2 φ u u i 2 = 2 P 0 γ sd i 1 + P 0 γ se i θ i P 0 γ sd i γ se i + 1 θ i P 0 γ sd i 1 + P s γ se i γ je u i P s γ sd i 3 .
(13)

Since u i < P s γ sd i for any finite P i , we have 2 φ ( u ) u i 2 > 0 for all i=1,…,N, which means the Hessian matrix of φ(u) is positive definite. Therefore, φ(u) is a convex function and for set θ U 2 a + ( 1 θ ) U 2 b , we have φ ( θ U 2 a + ( 1 θ ) U 2 b ) θφ ( U 2 a ) + ( 1 θ ) φ ( U 2 b ) θ P J + ( 1 θ ) P J = P J , which means θ U 2 a + ( 1 θ ) U 2 b U . As a result, U2 is a convex set [18], and thus, the game N , U is a Nash bargaining game. This completes the proof.

With the theorem above, we know the NBS is the unique point that maximizes the NP, e.g., finding the NBS results in the following optimization problem [17]:
max P 1 , P N i = 1 N ( u i u i , 0 ) β i , s.t. P i 0 , i = 1 N P i P J ,
(14)
where i = 1 N β i = 1 , β i ≥0, i. β i is the bargaining power of each source and shows the advantage of each player in the game. Since the function of ln is monotonically increasing when u i ui,0≥0, i, thus, the optimization problem in Equation 14 is equivalent to
arg max P 1 , P N i = 1 N β i ln θ i P 0 γ sd i γ se i 1 + P i γ je 1 + P 0 γ se i 1 + P i γ je + 1 θ i P 0 γ sd i P 0 γ sd i γ se i 1 + P 0 γ se i . s .t. P i 0 , i = 1 N P i P J .
(15)
In order to find the NBS, we should solve Equation 15. The jammer power vector is defined as P [ P 1 P N ] , and the Lagrangian function for problem in Equation 15 can be represented as
L P , α , λ i = 1 N β i ln θ i P 0 γ sd i γ se i 1 + P i γ je 1 + P 0 γ se i 1 + P i γ je + 1 θ i P 0 γ sd i P 0 γ sd i γ se i 1 + P 0 γ se i i = 1 N λ i P i α i = 1 N P i P J .
(16)
Here, α and λ i are Lagrangian multipliers for the equality and inequality constraints, respectively. The objective function in Equation 16 can be proved to be concave, which is omitted here because of the limitation of the space. In addition, since the equality and the inequality constraints are affine, the optimization problem in Equation 15 is a convex optimization problem [19]. Hence, its first-order Karush-Kuhn-Tucker (KKT) conditions become sufficient for the solution of Equation 15 [18], which are given as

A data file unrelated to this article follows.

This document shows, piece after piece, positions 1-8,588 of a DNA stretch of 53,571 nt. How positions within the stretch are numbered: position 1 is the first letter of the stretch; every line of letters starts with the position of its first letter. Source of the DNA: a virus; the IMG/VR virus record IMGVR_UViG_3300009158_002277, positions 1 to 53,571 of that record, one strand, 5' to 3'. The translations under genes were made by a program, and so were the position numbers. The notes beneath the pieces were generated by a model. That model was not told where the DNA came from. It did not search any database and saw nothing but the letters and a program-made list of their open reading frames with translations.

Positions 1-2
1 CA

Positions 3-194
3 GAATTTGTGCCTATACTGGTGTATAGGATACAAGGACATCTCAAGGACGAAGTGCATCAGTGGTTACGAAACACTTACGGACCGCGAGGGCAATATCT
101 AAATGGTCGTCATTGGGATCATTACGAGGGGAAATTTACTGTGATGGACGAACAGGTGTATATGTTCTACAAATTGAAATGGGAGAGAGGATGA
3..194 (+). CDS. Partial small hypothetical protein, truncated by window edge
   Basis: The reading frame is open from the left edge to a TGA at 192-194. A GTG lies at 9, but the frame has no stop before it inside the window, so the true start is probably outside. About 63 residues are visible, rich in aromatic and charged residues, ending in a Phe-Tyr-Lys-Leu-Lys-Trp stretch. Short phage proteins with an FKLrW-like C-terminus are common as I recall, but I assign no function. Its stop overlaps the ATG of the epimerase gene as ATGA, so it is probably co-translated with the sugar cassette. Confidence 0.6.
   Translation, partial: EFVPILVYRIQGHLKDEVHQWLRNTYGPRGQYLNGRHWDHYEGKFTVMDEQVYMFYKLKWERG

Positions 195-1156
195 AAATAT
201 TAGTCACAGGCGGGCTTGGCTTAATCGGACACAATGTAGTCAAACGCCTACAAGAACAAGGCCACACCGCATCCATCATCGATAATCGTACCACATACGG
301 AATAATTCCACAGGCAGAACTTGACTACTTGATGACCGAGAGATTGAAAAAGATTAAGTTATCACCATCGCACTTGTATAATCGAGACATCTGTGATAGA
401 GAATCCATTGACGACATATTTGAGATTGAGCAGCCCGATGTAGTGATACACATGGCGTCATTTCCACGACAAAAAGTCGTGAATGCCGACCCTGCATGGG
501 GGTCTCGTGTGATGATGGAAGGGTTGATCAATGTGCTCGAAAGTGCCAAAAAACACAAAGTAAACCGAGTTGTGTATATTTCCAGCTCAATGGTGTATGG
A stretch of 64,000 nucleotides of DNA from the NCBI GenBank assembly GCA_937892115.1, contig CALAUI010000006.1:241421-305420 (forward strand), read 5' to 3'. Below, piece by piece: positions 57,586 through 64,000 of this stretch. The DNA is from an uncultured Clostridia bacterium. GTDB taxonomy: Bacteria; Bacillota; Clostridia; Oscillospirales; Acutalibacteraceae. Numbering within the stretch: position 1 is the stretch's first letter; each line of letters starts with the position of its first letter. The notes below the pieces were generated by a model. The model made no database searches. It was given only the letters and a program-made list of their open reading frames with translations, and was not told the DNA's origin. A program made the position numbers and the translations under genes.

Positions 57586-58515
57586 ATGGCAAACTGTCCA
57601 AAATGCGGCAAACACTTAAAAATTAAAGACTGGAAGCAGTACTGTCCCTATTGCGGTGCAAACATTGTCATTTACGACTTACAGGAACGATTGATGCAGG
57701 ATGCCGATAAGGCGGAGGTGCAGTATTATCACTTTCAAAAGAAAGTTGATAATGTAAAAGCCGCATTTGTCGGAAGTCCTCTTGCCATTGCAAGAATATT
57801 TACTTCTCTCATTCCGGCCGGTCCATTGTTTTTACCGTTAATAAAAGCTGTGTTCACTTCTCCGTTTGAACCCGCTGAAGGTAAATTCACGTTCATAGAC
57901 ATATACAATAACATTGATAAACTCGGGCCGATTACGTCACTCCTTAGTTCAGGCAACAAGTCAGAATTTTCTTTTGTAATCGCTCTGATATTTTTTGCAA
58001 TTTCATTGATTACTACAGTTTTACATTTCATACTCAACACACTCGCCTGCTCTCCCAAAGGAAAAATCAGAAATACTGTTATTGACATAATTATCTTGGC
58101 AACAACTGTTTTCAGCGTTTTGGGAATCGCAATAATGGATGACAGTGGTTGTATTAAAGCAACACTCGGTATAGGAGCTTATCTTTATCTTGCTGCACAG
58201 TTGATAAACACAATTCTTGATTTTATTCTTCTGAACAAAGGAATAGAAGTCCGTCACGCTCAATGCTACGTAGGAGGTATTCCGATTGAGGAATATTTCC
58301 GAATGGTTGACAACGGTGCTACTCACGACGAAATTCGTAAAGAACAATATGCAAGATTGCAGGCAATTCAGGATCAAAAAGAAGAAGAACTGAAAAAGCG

∂L P , α , λ P i = β i P 0 γ sd i γ je θ i 1 + P 0 γ se i γ je θ i P 0 γ sd i γ se i / γ je P i + 1 + P 0 γ se i 2 P S γ sd i γ je θ i P i + θ i P 0 γ sd i γ se i γ je P i + 1 + P 0 γ se i P 0 γ sd i γ se i 1 + P 0 γ se i 1 θ i P 0 γ sd i λ i α = 0 ,
(17)
P i 0 , i = 1 N P i = P J , λ i 0 , λ i P i = 0 .
(18)
Note that if the jammer’s total power is too small, due to the property of the KKT condition, there is P i =0 and λ i >0 for some sources experiencing serious eavesdropping risk. In other words, the limited total power will be assigned to some minority sources only, in order to guarantee the optimality of the solution, regardless the requirement of others. Here, we only consider the condition that the jammer’s total power is sufficient enough to ensure that all the sources will enter the bargaining game, e.g., P i >0 for all i. When P i >0 and we have λ i =0, thus